Cardiovascular disease is the number one cause of death for men and women in this country.
Jennifer Haythe, MD, Director of Cardio-Obstetrics, Internist at NYPH/Columbia, and Co-Director of the Women’s Center for Cardiovascular Health at Columbia.
Before I went back to school, I wouldn’t have known the fact that cardiovascular disease is the number one cause of death for women in the US. My first thought, especially for women, would have been cancer—and therein lies a big part of the problem.
A survey conducted a few years ago by the Women’s Heart Alliance interviewed 1,011 U.S. women aged 25-60 years and collected physician survey data from 200 primary care physicians and 100 cardiologists as well. The goal of the surveys was “to determine knowledge, attitudes and beliefs regarding heart disease in women.”
The results mirrored my own thinking. Let’s separate the various strands of this knotty problem.
Heart disease killed more than 300,000 women in the US in 2020
First, the researchers found that 45% of women age 25 to 60, and 35% percent of women 50 and 60—that included me—were unaware that heart disease killed more than 300,000 women in the US in 2020 (314,186 to be exact) – that’s 1 in 5 women. Add to that another 15.2 million women worldwide who die from heart disease annually.
Even more surprising—only 13% of Americans know how great a woman’s risk is for developing heart disease. That percentage of awareness falls even more in women with lower levels of education and income, and women of color.
71% of women almost never discussed heart health with their physicians
The next shocking fact: 71% of women almost never discussed heart health with their physicians, assuming their doctors would ask if there were a problem.
To further curl your hair, physicians often didn’t or don’t discuss cardiovascular disease with their female patients; because while spending only 17.5 minutes per patient, according to studies, either the patient had a more immediate health issue, or she didn’t fully report her symptoms.
This reflects a wholesale lack of interest (or knowledge) in making prevention a priority before a woman experiences symptoms, or worse, has a cardiac incident.
We all have seen someone in a TV show or movie pretending to have a heart attack (usually a man). He clutches his chest, his breath becomes short and shallow, his eyes bug out, and he makes some dramatic yelp as he falls onto the floor, or into a chair if he’s lucky.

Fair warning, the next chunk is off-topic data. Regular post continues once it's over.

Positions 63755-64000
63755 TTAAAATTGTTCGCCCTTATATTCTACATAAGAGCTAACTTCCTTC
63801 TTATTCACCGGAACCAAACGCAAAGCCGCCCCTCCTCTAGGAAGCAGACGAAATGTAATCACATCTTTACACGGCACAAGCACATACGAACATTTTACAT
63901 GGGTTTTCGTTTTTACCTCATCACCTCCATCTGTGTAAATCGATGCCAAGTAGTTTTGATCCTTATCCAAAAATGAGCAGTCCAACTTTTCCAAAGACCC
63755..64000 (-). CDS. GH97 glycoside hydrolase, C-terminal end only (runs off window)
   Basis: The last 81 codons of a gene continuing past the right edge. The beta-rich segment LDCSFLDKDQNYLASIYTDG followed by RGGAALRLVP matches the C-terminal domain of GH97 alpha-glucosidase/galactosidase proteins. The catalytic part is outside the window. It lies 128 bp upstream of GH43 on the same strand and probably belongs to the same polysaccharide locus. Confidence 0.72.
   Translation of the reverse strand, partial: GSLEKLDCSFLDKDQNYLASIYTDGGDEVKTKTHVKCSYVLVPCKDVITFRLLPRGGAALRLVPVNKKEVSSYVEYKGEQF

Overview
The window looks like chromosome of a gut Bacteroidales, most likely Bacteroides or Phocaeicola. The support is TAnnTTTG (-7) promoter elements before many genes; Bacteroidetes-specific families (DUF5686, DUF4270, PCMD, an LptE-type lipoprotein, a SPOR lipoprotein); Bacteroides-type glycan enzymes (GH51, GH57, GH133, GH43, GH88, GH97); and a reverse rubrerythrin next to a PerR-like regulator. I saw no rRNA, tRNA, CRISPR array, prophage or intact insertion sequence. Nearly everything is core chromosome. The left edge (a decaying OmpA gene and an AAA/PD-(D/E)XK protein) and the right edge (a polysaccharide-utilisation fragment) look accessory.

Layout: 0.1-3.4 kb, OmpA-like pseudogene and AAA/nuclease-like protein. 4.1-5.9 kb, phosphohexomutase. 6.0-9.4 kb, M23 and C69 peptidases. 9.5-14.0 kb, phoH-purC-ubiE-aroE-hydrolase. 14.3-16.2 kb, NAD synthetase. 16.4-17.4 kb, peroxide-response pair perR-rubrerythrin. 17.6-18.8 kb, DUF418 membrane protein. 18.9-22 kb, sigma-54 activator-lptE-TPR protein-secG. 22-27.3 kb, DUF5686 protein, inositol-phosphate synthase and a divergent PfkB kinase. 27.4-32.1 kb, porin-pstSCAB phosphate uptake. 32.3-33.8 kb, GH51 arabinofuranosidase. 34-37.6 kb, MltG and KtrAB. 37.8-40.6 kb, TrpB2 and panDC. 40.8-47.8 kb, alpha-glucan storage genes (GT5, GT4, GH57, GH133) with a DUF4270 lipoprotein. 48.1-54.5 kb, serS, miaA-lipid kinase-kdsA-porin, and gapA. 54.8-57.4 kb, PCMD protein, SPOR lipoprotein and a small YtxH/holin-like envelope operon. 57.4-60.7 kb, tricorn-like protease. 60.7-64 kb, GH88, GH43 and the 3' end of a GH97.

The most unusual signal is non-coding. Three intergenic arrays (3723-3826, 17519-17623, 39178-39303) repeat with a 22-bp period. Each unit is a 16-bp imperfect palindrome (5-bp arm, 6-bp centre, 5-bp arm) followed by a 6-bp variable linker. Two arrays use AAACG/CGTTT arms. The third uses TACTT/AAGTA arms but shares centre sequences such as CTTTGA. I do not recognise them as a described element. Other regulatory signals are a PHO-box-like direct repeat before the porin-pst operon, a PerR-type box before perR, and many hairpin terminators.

Realistically, heart attacks come in several different flavors and their symptoms vary. Let’s begin with maybe the most dangerous —The Silent Heart Attack.
Silent Heart Attack
The symptoms of a silent heart attack can be subtle, and often dismissed as sudden fatigue, nausea, or shortness of breath that occur when exercising or just out and about. Those symptoms disappear when resting, according to cardiologist Suzanne Steinbaum, MD, director of Women’s Heart Health at Lenox Hill Hospital in New York City.
Additionally (or differently), especially in women, there might be nontraditional signs like unexplained fatigue, pain or discomfort in the throat, neck, or jaw, or what seems like heartburn—symptoms so mild, they’re barely noticed, or that go completely unnoticed during times of heightened stress.
The damage from these silent attacks is usually only discovered accidentally while testing a woman’s heart for other reasons. If we have had a silent heart attack, we are 3x more likely to die from heart disease.
One might also experience the following heart attack symptoms:
- Feeling very full, as though you have eaten a large meal, even if you haven’t eaten recently
- Followed by feelings of indigestion and a large person sitting on your chest
- Ribs tightening and becoming short of breath
- Pain in your right shoulder and arm (not left, as many believe)
- Pain in the front of your neck and up into your jaw
I suggest you memorize all possible heart attack symptoms. Make a copy and keep it on your phone or pin it on your fridge. I have!
Read Next …
Women and Heart Disease - Part 2
Some important tests that will help women avoid a heart attack – a silent or not-so-silent one – and help prevent heart disease